There’s nothing worse than handing in a job application, then realizing you made an error. While many of us take time to craft the perfect resume, it’s important to take time on your cover letter as well. Cover letters are a key element in applying for new jobs, and can be a powerful tool in grabbing your prospective employer’s attention. Eliminate the problems in your cover letter with these 10 critical points to avoid.
1. Forgetting To Proofread
The easiest cover letter mistake to avoid is forgetting to proofread it. Simple spelling errors or run on sentences imply that you didn’t take any time on your letter, which may make employers think you aren’t invested in the position. Make sure you proofread your cover letter a few times to weed out any simple mistakes.
2. No Contact Info
Another easy mistake to avoid is not including your contact information. Don’t assume that your potential employer will be able to simply reply to your email, since they may print your letters before going through them. Always include your phone number and email address on your cover letter and resume to avoid missing an opportunity because a manager couldn’t find your details in a pile of emails.
3. Being Too Generic
If your cover letter is not personalized enough, you run the risk of prospective employers breezing over you. Look out for nonspecific descriptors and broad summaries about former employers. If your cover letter is generic enough that it could be describing someone else if you switch the name, you run the risk of looking like you copy and pasted the letter. A lack of description is not impressive to future employers.
4. Having a Slow Start
Another common cover letter mistake is to ramble on too long at the beginning, or lack direction. If your cover letter has a weak start, your reader might click away before even finishing. Remember that your cover letter will likely be viewed with hundreds of others – you need to grab the reader’s attention right away, or you risk looking mediocre.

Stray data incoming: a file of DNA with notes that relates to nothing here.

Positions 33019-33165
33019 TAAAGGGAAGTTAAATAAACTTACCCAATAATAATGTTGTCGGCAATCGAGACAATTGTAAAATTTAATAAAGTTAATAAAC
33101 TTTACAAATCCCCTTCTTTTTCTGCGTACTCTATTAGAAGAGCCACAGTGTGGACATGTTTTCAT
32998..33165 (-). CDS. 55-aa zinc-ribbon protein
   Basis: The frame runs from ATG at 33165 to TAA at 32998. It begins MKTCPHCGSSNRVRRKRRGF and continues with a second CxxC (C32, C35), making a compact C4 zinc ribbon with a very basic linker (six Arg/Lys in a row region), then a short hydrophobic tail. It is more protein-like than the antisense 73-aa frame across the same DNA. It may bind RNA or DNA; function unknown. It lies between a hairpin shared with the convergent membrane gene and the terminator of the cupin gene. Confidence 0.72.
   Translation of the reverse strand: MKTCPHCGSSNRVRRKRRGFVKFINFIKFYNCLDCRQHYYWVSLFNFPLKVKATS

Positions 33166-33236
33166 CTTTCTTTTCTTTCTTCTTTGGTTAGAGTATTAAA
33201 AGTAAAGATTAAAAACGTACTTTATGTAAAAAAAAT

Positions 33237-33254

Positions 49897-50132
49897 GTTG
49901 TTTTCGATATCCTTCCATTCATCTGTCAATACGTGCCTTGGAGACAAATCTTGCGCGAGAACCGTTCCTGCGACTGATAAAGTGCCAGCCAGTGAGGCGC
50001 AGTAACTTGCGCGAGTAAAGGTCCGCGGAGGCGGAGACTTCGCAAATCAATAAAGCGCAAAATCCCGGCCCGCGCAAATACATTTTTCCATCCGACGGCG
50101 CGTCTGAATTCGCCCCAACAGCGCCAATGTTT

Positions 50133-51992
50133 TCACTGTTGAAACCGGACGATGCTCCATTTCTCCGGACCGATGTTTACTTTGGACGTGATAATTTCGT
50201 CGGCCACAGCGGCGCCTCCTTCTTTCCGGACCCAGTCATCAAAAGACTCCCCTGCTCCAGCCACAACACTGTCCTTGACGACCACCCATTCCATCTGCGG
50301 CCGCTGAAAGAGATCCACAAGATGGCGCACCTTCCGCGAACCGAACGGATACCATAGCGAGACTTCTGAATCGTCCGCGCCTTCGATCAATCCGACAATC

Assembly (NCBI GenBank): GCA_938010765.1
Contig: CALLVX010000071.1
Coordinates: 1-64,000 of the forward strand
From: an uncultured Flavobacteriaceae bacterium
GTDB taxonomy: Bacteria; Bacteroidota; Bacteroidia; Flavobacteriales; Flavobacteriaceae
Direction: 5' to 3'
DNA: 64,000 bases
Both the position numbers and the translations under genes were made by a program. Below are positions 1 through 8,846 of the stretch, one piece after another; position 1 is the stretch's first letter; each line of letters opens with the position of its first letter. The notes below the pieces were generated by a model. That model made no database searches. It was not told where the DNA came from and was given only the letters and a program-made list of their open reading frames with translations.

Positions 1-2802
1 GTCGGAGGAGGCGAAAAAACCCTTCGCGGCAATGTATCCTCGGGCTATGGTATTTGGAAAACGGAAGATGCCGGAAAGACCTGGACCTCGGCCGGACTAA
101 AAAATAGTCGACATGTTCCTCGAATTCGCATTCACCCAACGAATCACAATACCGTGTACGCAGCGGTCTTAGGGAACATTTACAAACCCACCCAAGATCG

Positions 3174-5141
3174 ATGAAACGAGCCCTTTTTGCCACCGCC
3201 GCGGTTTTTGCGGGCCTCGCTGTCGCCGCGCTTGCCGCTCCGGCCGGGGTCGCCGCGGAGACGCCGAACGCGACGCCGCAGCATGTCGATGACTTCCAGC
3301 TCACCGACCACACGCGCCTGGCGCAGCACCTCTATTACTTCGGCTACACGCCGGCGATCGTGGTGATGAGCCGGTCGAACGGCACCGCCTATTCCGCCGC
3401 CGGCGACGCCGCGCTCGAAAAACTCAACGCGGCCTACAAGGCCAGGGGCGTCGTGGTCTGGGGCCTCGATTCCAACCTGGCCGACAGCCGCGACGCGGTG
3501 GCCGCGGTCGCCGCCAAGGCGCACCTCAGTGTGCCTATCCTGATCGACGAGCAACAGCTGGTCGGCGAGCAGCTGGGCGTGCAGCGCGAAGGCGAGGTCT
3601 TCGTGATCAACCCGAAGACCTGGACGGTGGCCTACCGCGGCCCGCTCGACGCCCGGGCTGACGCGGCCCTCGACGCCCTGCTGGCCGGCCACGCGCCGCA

5. Being Too Informal
Despite the fact that email makes it possible to apply for jobs in your pajamas, don’t let this make you too informal in your cover letter. Addressing the reader disrespectfully or using unprofessional language is a big turn off for hiring mangers. Avoid starting your cover letter with colloquial greetings like “Hey” or “Hi there.”
6. Repeating Your Resume
Listing your resume verbatim in your cover letter should also be avoided. Not only will this create too much text to read, you risk sounding less qualified than you are. If your resume doesn’t have some further reading into your qualifications, employers might judge you as unimpressive, simply for giving up too much information at the start.
7. Being Too Modest
Another way to write an unimpressive cover letter is to undersell your experience. Modesty is an admirable quality in life, but a cover letter that is too modest will make you look underqualified. Reduce the risk of being passed over by not shying away from your accomplishments. Talking about a few truly impressive qualities in your cover letter will entice your future employer into reading more and viewing your resume.
8. Not Showing Enough Interest
When you’re submitting a cover letter, it’s important to show interest in the position. Try listing something that excites you about the position or company you’re applying too. By showing interest in your cover letter, the hiring managers know that you will be invested in the position should you receive it.
9. Improperly Addressing Your Reader
Just as harmful as being too familiar in your greeting, is using the wrong greeting. While a certain amount of formality will work in your favor for cover letters, too much makes you sound disinterested. Avoid using old fashioned addresses like Sir and Madam, while also avoiding greetings that are too familiar or slang ridden. Ideally, you should try and find out the name of the manager you’re submitting to, and address them in your cover letter. If you can’t find a name, try something that doesn’t sound too repetitive, like “Dear Hiring Manager” or “Dear Future Employer.”
10. Too Long Or Short
Making your cover letter too short or too long is another common mistake. Cover letters that are too short make you look like you are underqualified or uninterested. On the other hand, a cover letter that is too long floods your reader with too much text, making your qualifications and experience difficult to internalize. Try limiting your cover letter to two blocks of text, each no more than four sentences long. The person you’re trying to impress is likely busy and short on time, so you want to strike a balance between informative and concise. If you’re still struggling to find the right balance, check out our article on How To Make Sure Busy People Read Your Email.
Featured photo credit: Flazingo Photos via flickr.com